But back to Lance, and to the underlying pathology of the need to win — or the utter fear of losing, as some in the shrink game have couched it: I don’t think the general populace — even the most ardent of sports fan — can even come close to understanding just how overwhelming and all-encompassing this drive can be.  It wasn’t until I had a much better grasp on “real life” and things that truly matter, that I began to see how utterly unhealthy this psychology could be.  And believe me, I would have never come to terms with this while still in the competitive sphere. Never.  It wasn’t until I was forced out of competition due to injury, and following a couple of “dark years” of trying to “find myself” in the real world, that I finally came to terms with, and learned how to better handle and direct (deflect?), this drive.

I can laugh at myself now for resisting the urge to get into golf, or compete in something like the CrossFit games.  But the truth of the matter is that I know myself, and these things are like black tar heroin to a former addict.  I still don’t trust myself to compete for the mere sake of competing — I would have to be the best; win, or die trying.  What I can’t afford now is to have that creep back into my life.  Like jungle ivy, the need to win (or not lose) tends to invade and totally overrun all else.

So I can appreciate that side of what Lance is having to come to terms with.  It’s not an easy transition.  Luckily for me, the dividing line between football and “real life” was much better defined.  Those days are passing though; more and more, collegiate level athletes are having to deal with this blurred line.  As a society, we’re just waiting for these kids (and they are still kids) that we’ve put on pedestals to stumble so that we can sacrifice them to the Gods of sporting “purity”.  And if that’s not a collective, manic pathology, I’m not sure what is.

I distinctly remember when my son played his very last baseball game, and when, by his own decision, he opted not to play at the next level.  His reasoning?  “There’s some things I want to do other than baseball”.  And that none of those “other things” were particularly competitive was an absolute alien concept, even to the “reformed” me.  But he knew what was expected of the collegiate baseball player, and that there would be precious little time for those “other things”, so he chose to pass.  The difference between he and myself at the same age was that he saw this glaring disconnect between sport and “what really matters”, and I never even questioned it.  Sport (more precisely, winning at a chosen sport) was what mattered.  In fact, the question was never if I’d go on to the next level, but when and where; not if I’d win, but how.  All else be damned.  I realize now, when taken out of context, just how destructive that line of thinking is, but at the time it was simply my reality. So in overcoming that psychology, Lance surely has his work cut out for him.  And to the extent that I understand the “win-at-any-cost psychosis”, I can empathize. As I watched the give-and-take between Oprah and Lance, I couldn’t help but think: there, but for the grace of God go I.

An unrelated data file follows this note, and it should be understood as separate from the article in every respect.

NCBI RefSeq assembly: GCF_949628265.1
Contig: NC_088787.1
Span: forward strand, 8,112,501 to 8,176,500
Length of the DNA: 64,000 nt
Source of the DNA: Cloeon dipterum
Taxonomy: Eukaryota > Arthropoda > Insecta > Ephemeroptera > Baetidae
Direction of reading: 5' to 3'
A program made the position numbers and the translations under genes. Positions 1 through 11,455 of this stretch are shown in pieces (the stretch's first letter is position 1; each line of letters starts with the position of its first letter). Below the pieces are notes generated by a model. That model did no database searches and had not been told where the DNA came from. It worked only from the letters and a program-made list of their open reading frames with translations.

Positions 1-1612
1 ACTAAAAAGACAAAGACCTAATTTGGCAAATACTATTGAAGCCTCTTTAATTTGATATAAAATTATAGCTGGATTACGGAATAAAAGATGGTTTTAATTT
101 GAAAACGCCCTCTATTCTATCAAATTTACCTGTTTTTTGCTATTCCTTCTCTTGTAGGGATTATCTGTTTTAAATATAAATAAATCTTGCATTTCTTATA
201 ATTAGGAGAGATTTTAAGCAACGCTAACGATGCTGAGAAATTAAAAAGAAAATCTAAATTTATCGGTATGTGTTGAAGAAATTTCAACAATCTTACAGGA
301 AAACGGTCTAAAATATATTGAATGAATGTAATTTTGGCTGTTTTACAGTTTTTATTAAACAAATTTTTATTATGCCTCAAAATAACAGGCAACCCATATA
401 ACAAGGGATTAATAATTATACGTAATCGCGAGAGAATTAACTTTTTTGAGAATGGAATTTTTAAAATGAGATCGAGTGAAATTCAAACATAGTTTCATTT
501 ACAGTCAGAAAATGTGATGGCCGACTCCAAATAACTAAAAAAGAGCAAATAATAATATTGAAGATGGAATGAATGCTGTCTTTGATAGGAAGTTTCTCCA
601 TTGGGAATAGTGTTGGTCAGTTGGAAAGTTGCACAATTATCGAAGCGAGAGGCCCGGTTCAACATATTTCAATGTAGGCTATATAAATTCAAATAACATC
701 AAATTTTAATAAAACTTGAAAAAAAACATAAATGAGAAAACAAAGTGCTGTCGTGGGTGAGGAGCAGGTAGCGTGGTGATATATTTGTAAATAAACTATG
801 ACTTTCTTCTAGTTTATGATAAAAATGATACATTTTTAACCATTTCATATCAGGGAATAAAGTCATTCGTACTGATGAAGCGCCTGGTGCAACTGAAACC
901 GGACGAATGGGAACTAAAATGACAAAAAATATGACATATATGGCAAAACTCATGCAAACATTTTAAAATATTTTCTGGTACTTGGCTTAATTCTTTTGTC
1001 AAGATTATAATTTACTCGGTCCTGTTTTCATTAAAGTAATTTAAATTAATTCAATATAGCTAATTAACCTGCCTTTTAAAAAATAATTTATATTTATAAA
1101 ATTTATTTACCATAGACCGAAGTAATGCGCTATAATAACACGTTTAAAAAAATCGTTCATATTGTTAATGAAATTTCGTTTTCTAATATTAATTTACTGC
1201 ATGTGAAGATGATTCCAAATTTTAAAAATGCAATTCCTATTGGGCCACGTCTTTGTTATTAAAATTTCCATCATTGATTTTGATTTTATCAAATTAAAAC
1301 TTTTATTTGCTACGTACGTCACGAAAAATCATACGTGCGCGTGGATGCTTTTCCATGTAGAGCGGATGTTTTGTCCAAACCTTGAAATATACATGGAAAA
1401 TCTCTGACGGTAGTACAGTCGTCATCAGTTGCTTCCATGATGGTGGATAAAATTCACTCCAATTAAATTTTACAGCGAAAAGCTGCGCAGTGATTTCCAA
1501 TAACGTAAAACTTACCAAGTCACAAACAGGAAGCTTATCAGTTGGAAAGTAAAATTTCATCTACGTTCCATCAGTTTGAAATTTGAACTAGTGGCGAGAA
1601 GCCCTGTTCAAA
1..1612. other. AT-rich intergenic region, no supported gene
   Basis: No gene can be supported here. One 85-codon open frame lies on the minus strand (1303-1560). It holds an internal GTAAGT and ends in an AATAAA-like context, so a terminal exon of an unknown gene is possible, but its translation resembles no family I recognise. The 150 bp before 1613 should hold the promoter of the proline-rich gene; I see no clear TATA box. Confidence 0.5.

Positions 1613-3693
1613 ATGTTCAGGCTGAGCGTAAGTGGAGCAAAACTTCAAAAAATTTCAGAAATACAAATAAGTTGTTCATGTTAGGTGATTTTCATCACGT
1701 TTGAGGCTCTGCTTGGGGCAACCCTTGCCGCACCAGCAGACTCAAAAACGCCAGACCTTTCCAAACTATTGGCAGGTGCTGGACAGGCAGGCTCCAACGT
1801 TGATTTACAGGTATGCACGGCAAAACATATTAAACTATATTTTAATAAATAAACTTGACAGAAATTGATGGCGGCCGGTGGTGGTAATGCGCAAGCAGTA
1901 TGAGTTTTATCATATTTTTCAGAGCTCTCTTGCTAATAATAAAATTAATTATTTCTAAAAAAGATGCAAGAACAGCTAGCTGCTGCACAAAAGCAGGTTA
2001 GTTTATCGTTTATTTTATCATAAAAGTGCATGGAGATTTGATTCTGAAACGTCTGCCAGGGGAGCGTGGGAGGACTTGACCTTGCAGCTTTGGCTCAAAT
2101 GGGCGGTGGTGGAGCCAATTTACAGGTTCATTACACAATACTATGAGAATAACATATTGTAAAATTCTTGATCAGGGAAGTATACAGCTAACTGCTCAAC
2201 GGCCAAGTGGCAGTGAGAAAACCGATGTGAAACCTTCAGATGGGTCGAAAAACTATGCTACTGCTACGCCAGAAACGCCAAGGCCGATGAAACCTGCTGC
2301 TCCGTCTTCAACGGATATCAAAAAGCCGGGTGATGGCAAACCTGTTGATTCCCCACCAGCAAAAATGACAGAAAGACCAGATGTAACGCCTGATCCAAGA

Again, I certainly don’t expect the rational person to understand this point of view.  And I’m certainly not saying that I, in any way, shape or form, discount the pain and suffering Lance’s actions have caused others.  My point is simply that this condition is, although rather rare (I suppose?), also very real.  I can even justify it by saying that I’m quite sure it offered huge dividends, from an evolutionary point of view.

But we also evolved free-will, and a sense of justice and fairness.  Not to mention, prospective and balance.  But damn, to throw obscene amounts of money, prestige and power at an endeavor that already attracts this personality type like moths to a flame, is to then pump jet fuel on that same flame.  And in light of that, to be shocked that something like this has come about is to be completely naive. 

In health, fitness, and ancestral wellness –

Keith

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Keith Norris is a former standout athlete, a military vet, and an elite strength and conditioning expert with over 35 years of in-the-trenches experience. As a serial entrepreneur in the health and wellness space, he is an owner, co-founder and Chief Development Officer of the largest Paleo conference in the world, Paleo f(x) . As well, Keith is a partner in one of the most innovative lines of boutique training studios in the nation, Efficient Exercise. He’s also a partner in ARXFit training equipment, and a founding member of ID Life. In his spare time, he authors one of the top fitness blogs in the health and wellness sphere, Theory To Practice.

19 COMMENTS

  1. What a wonderfully thought provoking commentary. That dividing line between sport and real life for some may never be crossed, much less a happy integration of the two occur. First time Frank Zane & I spent time together – 35 years ago – Frank noted how it was normal for bodybuilding champions, once their age forced competition to end, usually turned to ideological religion, alcoholism, or drug addiction: he further noted, all three seemed to be the same psycho-spiritual malaise

    I find most troublesome is the demonization of steroids, largely by irresponsible journalists and always grandstanding politicians. In popular opinion, steroids are said to make you sick with cancer, heart disease, and other maladies. The truth be told, our journalists and politicians have concocted a web of lies and an ongoing culture of deceipt. In my opinion, the journalists and politicians are guilty of real crimes against humanity for perpetrating lies which end up restricting and denying appropriate medical treatment.